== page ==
Based on a manga by Aoi Hiiragi, Whisper of the Heart blends coming-of-age drama with a tale of fluttering first love. It tells the story of Shizuku, a 14-year-old girl who aspires to be a writer, and Seiji, a boy who aims to make the finest violins in the world. Yet while the personal drama is front and center, there are also some breathtakingly beautiful fantasy sequences, bringing to life the story Shizuku invents for The Baron (an antique cat statue, who would later feature in The Cat Returns). It’s these sections, set in a surreal world of floating islands drawing on the impressionistic artwork of Naohisa Inoue, that elevate the movie as a whole—well, those, and a very creative reworking of the song “Take Me Home, Country Roads” that’s surprisingly central to the plot. The sole feature directed by Yoshifumi Kondō, a veteran animation director and planned successor to Miyazaki and Takahata who tragically died just a few years after the film’s release, Whisper of the Heart endures as a landmark work from a talented creator.
11. Porco Rosso
Imagine Indiana Jones as a pilot instead of an archaeologist… and with his head transformed into a pig’s. That’s the basic gist of Porco Rosso, Hayao Miyazaki’s greatest film about flying and an underrated classic. Set in 1930s Italy, Porco Rosso, the Crimson Pig, is a hotshot pilot caught up in a rivalry with sky pirate Curtis, competing for both aerial supremacy and the love of Gina, a cabaret singer and hotel owner. The film is deliciously indulgent on Miyazaki’s part, a way to showcase his love of vintage planes, but is packed with thrilling chases, shoot-outs, and high-stakes fist fights, making it a classic adventure film. Plus, it gave the world the immortal line “I’d rather be a pig than a fascist.” Perfect Saturday afternoon viewing.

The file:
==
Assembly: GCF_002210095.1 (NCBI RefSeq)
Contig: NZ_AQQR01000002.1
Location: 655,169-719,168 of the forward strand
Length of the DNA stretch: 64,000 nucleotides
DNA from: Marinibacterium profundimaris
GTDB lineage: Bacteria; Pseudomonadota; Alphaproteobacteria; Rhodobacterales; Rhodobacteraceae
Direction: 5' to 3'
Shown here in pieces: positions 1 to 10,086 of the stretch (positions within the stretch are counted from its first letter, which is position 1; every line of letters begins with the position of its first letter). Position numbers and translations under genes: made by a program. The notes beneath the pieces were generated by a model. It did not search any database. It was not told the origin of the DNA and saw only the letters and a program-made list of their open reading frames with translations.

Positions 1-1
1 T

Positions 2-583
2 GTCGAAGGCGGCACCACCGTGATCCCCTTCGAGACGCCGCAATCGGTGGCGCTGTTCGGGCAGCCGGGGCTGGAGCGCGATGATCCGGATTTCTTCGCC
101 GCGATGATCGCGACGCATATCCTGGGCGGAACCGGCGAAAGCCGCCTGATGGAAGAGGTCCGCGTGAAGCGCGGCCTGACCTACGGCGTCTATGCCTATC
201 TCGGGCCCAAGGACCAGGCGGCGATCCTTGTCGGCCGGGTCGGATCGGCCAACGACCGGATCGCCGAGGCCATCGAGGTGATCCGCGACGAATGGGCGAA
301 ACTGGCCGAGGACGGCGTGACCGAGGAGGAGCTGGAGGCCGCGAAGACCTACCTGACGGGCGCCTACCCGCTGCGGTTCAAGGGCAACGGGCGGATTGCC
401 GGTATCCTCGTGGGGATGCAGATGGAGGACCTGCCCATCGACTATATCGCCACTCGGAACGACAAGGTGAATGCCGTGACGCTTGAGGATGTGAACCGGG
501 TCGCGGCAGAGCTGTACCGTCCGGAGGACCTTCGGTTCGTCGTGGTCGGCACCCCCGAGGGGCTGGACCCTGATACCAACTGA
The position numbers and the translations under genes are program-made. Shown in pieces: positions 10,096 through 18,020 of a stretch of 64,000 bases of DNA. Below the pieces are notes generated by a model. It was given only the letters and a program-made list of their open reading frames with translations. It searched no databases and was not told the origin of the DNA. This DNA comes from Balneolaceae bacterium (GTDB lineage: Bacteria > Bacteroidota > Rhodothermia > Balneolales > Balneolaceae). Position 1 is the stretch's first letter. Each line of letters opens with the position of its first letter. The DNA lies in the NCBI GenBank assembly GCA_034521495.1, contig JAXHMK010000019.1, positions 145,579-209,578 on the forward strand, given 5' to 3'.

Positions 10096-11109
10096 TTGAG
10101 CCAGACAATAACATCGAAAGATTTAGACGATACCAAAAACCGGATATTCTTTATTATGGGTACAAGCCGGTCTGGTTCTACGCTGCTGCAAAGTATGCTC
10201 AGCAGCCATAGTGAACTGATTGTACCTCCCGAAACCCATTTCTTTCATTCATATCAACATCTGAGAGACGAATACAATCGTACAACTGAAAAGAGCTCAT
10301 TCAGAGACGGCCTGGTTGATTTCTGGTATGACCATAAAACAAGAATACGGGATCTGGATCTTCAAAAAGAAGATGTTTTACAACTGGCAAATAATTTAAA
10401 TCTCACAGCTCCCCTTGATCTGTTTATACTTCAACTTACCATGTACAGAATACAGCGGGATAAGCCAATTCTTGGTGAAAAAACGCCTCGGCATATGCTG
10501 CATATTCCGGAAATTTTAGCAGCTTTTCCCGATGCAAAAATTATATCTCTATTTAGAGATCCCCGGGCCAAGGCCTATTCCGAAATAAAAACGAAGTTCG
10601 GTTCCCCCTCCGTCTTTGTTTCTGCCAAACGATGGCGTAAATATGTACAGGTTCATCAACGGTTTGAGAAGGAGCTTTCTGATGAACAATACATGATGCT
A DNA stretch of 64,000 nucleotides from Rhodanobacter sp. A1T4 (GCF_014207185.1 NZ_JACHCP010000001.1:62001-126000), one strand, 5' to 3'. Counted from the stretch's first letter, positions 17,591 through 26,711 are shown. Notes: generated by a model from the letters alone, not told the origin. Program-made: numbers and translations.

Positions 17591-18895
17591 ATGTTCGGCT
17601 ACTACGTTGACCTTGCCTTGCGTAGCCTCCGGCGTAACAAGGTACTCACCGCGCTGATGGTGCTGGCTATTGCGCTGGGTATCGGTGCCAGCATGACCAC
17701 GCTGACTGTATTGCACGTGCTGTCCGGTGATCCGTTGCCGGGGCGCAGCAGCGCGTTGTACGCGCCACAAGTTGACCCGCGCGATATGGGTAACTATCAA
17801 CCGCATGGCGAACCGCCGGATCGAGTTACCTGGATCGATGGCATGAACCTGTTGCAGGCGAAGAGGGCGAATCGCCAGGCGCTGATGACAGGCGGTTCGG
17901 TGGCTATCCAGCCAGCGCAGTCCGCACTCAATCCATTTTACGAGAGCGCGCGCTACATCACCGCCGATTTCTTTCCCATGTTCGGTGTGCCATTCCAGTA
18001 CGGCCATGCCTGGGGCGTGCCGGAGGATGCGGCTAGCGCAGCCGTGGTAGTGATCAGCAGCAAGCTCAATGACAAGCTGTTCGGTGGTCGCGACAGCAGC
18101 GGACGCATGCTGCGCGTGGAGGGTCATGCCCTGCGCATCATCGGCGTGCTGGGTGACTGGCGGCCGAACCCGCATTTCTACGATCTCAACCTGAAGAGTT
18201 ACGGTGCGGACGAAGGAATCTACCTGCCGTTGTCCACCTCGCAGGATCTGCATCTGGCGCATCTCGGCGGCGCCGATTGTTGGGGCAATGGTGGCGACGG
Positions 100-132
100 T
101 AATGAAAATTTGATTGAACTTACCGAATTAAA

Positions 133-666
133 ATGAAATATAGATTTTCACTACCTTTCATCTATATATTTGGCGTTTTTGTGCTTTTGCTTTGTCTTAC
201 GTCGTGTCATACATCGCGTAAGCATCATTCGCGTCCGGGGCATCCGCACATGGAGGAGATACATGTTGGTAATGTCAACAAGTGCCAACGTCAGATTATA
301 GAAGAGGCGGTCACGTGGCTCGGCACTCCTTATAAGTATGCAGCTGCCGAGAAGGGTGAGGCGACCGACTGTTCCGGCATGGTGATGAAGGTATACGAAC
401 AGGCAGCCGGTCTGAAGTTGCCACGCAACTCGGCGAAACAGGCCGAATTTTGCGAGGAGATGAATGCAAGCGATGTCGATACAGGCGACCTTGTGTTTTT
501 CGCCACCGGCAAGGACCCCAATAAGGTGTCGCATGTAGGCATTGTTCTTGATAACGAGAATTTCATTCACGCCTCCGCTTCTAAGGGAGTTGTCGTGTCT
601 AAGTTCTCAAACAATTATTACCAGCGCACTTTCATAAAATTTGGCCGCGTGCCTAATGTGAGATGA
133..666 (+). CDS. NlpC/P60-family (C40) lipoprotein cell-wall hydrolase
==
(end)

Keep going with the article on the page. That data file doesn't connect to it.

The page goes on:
10. The Tale of the Princess Kaguya
Isao Takahata’s final film is a stunning achievement, adapting a thousand-year-old fable into a modern masterpiece. Found as a baby inside a bamboo shoot, young Kaguya brings joy to her adoptive parents. Hailing from the moon, Kaguya relishes the simple pleasures of her bucolic life, until the very people who banished her to Earth demand she return and Kaguya faces losing everything and everyone she loves. The visuals are unlike anything else, all dreamlike watercolors and half-remembered sketch lines flooding into each other to create exquisite forms of movement, while Joe Hisaishi’s score is one of the finest to grace a Ghibli film. Once the most expensive Japanese film ever made—a record supplanted by The Boy and the Heron—The Tale of the Princess Kaguya is also an almost-overwhelmingly emotional affair. Watch with people you don’t mind seeing you weep uncontrollably.
9. Kiki’s Delivery Service